Emily Gould's breezy Friendship can’t find happiness

    1 of 2 2 of 2

      By Emily Gould. Farrar, Straus and Giroux, 272 pp, hardcover

      What does it mean to be an adult? It’s a tough question, as the trappings of adulthood (marriage? kids? not living in your parents’ basement?) become less defined, and people compensate by declaring whatever decade they reluctantly inhabit “the new 20”.

      It’s also the question at the heart of Emily Gould’s first novel, Friendship, which follows two of New York’s sad young literary women from their friendship’s rosy beginnings in their 20s to their beyond-the-pale 30s.

      Gould, a former Gawker editor and shameless literary scenester (her relationship with Keith Gessen was spicy gossip fodder in 2008), presumably knows where her two wittily aimless protagonists are coming from. She’s like the Lena Dunham of the 30-something set; one could imagine the characters from Girls (so young! so hopeful!) being, in five years, just like Friendship’s protagonists: the portrait of defeated youthful idealism.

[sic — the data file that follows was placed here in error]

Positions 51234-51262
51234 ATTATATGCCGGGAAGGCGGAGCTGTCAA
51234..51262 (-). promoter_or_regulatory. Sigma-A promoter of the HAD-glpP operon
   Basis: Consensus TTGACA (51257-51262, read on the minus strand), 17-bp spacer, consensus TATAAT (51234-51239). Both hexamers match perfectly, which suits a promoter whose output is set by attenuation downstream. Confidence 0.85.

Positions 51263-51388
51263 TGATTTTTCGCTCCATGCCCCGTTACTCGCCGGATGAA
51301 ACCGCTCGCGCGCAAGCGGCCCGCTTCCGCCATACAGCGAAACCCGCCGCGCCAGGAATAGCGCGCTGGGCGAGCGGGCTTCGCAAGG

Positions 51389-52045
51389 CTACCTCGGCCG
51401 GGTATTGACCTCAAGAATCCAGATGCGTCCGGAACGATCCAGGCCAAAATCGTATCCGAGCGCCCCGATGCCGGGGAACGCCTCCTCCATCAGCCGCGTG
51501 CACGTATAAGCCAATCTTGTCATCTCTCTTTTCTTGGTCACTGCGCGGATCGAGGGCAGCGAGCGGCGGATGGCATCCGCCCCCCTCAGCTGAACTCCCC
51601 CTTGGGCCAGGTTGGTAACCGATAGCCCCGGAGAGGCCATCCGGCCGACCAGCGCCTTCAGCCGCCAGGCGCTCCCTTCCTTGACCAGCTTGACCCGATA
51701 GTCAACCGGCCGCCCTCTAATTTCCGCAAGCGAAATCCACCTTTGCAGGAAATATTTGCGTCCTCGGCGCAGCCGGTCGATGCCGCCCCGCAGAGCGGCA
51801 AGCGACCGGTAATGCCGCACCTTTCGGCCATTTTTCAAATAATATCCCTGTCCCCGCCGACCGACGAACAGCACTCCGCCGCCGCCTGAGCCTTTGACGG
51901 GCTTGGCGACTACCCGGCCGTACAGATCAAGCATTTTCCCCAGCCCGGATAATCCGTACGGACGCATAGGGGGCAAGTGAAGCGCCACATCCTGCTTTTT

Amy boredly GChats the day away while spinning out viral content for Yidster (“the third-most-popular online destination for cultural coverage with a modern Jewish angle”), while Bev, a grad-school dropout, listlessly drifts from temp job to temp job.

      This isn’t where either wanted to be at the expectation-laden age of 30: Amy is a formerly Internet-famous writer whose winsome looks and early successes have left her spoiled, entitled, and more than a little immature, while plainer Bev left her publishing job to pursue a wannabe lawyer boyfriend to Madison, only to endure a spirit-annihilating breakup.

      At the periphery of the story is Sally, a married, 40-ish yuppie with a designer’s wet dream of a house in upstate New York, whose Kate Spade–approved lifestyle seems bespoke for Bev and Amy to covet. She’s not happy either. Nobody, it seems, is.

      The status quo—and the delicate balance of Amy and Bev’s friendship—is abruptly derailed by Bev getting knocked up, leading Amy to suggest a solution that makes it clear she’s seen the movie Juno. But despite their youthfully dishevelled lifestyles, our heroines here are 30, not 16, and having an illegitimate child a fistful of years past the quarter-life crisis might sound a titch more legit.

      Because it deals with themes of female friendship and romantic hardship, Friendship will likely make a few girl-mag “beach read” lists—not entirely unfairly, as it’s a breezy, light thing.

      But it’s also a funny, uncomfortable book that lays bare all the anxieties of being a sort-of young woman trying to make it work in today’s world—a search for meaning that is, of course, very adult.

      Follow Jennifer Croll on Twitter at @jencroll.